6

INTRODUCTIOxN

ence of benefit to its spiritual life; and this question, so far

as Galatians is concerned, passed out of the field of debate

some eighteen centuries ago; or more strictly speaking has

never entered it at all.

III. Authorship

It is difficult to think of any writing of antiquity whose

reputed authorship could not be denied with greater plausi-

bility than the Pauline authorship of Galatians.

But just

because of the vital issues which in recent times have been

felt to hinge upon it, the attempt has been made. And we

may be thankful that it has; because the complete security

of the writer's claim to be no other than the Apostle Paul

himself (i : i, 17;

6 : 11, 17) is thus estab-

lished by processes of the higher criticism, just as textual

criticism establishes the accuracy of the text.

It is true that Galatians appears to be somewhat less widely known in the earliest period ^ than First Corinthians

and Romans, but as the most morbid hypercriticism has

never soared to such a pitch as to separate the three epistles in date of origin by more than about a decade, even when

attributing them to different hands,^ the existence of one

clearly implies the existence of the other two.

If Gala-

tians stood alone, we should be confined to such employ-

ments of it in the letters of Ignatius and Polycarp (iio-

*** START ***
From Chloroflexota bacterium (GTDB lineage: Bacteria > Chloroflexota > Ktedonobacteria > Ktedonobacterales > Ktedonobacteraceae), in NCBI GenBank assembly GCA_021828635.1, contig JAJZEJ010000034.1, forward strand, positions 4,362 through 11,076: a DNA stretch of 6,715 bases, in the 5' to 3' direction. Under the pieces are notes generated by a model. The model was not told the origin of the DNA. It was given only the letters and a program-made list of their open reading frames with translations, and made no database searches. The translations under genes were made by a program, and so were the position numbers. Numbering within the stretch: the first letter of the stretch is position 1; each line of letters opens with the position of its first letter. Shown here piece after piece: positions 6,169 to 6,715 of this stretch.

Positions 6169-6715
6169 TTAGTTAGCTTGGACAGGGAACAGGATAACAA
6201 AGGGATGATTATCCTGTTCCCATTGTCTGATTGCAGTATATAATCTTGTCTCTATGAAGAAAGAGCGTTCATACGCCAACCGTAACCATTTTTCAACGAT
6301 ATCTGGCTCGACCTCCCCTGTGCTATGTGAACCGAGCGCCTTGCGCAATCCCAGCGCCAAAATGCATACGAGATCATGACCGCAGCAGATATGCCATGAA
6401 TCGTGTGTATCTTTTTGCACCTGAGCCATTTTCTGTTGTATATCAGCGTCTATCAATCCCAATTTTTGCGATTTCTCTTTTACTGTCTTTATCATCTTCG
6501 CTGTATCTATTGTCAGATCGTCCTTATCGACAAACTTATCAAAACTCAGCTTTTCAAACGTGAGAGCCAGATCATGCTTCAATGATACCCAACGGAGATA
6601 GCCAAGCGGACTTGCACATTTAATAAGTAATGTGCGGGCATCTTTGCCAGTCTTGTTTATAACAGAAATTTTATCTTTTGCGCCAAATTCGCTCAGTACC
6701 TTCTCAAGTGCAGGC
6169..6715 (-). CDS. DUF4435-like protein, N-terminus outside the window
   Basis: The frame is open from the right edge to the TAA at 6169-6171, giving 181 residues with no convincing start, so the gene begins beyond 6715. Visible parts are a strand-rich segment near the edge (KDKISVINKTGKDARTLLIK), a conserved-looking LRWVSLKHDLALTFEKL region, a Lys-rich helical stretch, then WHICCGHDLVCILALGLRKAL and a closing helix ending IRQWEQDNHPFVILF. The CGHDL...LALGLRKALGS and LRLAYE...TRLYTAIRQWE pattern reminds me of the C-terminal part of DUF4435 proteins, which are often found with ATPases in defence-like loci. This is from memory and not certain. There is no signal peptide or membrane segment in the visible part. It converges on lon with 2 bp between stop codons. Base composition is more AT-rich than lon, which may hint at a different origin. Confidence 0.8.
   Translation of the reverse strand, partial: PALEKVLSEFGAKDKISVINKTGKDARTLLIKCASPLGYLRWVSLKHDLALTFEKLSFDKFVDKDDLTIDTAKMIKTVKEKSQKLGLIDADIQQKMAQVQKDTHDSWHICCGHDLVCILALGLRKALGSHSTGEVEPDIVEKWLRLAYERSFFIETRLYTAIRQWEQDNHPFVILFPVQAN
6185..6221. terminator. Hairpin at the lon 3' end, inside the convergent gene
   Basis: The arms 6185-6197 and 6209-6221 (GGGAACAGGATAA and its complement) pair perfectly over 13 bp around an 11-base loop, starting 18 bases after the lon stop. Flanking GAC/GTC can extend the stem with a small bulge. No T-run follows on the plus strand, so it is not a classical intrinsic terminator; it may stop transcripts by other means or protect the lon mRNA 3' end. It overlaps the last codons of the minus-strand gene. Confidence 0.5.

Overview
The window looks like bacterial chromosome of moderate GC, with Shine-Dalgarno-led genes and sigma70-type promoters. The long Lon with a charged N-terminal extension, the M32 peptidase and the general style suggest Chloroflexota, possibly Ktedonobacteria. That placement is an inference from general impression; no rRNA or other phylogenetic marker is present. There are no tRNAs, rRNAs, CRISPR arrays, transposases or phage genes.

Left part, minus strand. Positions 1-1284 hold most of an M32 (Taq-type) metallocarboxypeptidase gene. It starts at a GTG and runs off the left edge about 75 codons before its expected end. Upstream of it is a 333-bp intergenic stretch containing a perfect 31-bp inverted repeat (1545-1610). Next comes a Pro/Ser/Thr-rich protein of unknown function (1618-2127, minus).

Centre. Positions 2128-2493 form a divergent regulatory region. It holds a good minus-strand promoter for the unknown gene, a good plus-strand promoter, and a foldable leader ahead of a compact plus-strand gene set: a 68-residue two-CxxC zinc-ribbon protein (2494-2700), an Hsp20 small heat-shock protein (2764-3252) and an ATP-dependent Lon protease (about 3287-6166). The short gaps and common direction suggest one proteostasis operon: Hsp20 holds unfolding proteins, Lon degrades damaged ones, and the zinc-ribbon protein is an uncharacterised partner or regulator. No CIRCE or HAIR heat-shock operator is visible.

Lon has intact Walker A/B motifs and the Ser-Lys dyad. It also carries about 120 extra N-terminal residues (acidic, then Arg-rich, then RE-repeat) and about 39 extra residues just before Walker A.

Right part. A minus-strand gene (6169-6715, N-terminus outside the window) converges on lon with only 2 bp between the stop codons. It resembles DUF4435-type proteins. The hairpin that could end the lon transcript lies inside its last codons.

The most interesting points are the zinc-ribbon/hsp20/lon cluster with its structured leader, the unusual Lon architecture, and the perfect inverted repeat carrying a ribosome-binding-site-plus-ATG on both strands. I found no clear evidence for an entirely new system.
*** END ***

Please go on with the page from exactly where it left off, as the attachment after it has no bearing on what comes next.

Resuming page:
117 A.D.) as Lightfoot {Commentary, Introd., § iv) enumer-

ates, and those in a writing of the same region and period,

the Gospel of John,^ to prove its early date.

We might

add the use of the doctrine of the new birth from " spiritual

seed" (Gal. 4 : 4-7, 28-31), a doctrine which not only re-

2

:

i,

7,

11;

» For one reason see above, p. i. Quite probably the bitterly polemic character of Galatians and 2 Corinthians prevented their attaining general circulation so early as Romans, i Corinthians and Ephesians.

= R. Steele. Galaterbrief, 1888, brought forward and ably advocated a theory which

made all the Pauline Epistles spui-ious products of the second century. Galatians was

by a later hand than Romans and Corinthians, and was dependent on these and on

Acts. All four, however, he held to have been produced between 120 and 130 A.D. 3 With Gal. 3 : 28-4 : 7, cf. Jn. 8 : 31-42.

7

INTRODUCTION

appears in the Gospel of John/ but also in First Peter,^

another writing of this region almost certainly known to

Against this it might be

urged that the author of Acts seems to be unacquainted

with our Epistle, and the same is possibly true of his con-